Tuesday, May 15, 2012 by Kathy Means
Wood pallet marking enforcement on the uptick
We’ve been hearing that some shipments into the United States are being stopped as the U.S. Animal and Plant Health Inspection Service (APHIS) enforcement of the rules about wood pallets is being stepped up. As you know, the United States implemented new rules in late 2005 to mitigate plant pest risk presented by the importation of logs, lumber, or other unmanufactured wood articles; this includes pallets.
As of September 16, 2005, the standards call for wood packaging material (WPM) imported into the United States to be either:
- heat-treated to a minimum wood core temperature of 56 degrees C/133 degrees F for a minimum of 30 minutes; or
- fumigated with methyl bromide.
The wood packaging material must also be marked with the International Plant Protection Convention (IPPC) logo and the two letter ISO code for the country that treated the material. The marking must include the unique number assigned by the national plant protection organization to the company responsible for ensuring the material was properly treated, as well as include either the abbreviations for heat treatment (HT) or methyl bromide (MB). Paper certification/treatment certificates is not required.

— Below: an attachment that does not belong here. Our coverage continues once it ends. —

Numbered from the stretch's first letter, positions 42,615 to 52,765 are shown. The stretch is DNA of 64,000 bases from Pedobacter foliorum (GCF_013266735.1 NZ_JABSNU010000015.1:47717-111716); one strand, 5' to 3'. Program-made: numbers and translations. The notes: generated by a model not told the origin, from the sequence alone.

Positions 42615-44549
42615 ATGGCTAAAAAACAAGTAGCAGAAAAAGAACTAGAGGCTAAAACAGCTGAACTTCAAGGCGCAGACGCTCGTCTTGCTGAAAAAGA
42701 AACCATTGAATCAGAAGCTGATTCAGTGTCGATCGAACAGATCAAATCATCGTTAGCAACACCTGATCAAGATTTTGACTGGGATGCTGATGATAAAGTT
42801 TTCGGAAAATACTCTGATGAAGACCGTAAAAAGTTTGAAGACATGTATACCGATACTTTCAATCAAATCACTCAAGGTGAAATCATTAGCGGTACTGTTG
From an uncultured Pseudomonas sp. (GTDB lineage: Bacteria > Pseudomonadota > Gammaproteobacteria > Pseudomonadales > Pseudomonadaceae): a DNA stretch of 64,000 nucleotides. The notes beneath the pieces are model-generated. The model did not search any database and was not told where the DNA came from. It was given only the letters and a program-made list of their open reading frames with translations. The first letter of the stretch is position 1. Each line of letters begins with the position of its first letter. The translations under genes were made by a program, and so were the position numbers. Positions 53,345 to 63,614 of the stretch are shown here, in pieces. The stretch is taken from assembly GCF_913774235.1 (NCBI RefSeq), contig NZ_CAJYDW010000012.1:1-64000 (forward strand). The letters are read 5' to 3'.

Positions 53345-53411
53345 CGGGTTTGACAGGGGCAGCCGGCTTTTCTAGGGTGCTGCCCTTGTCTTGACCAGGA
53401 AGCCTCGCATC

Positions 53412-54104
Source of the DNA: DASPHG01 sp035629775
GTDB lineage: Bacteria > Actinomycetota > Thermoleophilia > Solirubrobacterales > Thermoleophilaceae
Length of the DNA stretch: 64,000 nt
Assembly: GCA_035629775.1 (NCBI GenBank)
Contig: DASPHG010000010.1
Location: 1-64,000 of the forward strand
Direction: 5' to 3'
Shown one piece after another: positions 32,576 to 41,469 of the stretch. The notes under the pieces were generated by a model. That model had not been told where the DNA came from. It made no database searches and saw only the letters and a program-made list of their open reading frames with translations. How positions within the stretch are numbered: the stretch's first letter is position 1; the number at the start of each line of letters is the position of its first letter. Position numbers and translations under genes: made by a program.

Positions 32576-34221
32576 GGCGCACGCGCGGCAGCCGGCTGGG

APHIS said that it had begun full enforcement on July 5, 2005, noting: “Shipments containing noncompliant regulated WPM will not be allowed to enter United States of America.” We are hearing that this is happening now, particularly for products coming from Canada into the United States.
There are exemptions: Wood packaging materials made entirely of manufactured wood material (e.g. particle board, plywood, oriented strand board); wine and whiskey barrels; or wood packaging materials made entirely of thin pieces of wood (6mm thickness or less) are exempted from the treatment and marking requirements. WPMs made of wood of Canadian origin are also exempted from the treatment/marking requirements; however, these materials from Canada will be inspected for pests.
This issue has global implications as well, because the introduction of pests associated with solid wood packaging materials is a worldwide problem. For this reason, there is a need to develop globally accepted measures that may be applied to solid wood packaging materials by all countries to practically eliminate the risk for most quarantine pests and significantly reduce the risk from other pests that may be associated with these materials. In the case of phytosanitary standards, the international standard-setting organization is the International Plant Protection Convention (IPPC). To learn more, visit the IPPC website.
Tags: Global Trade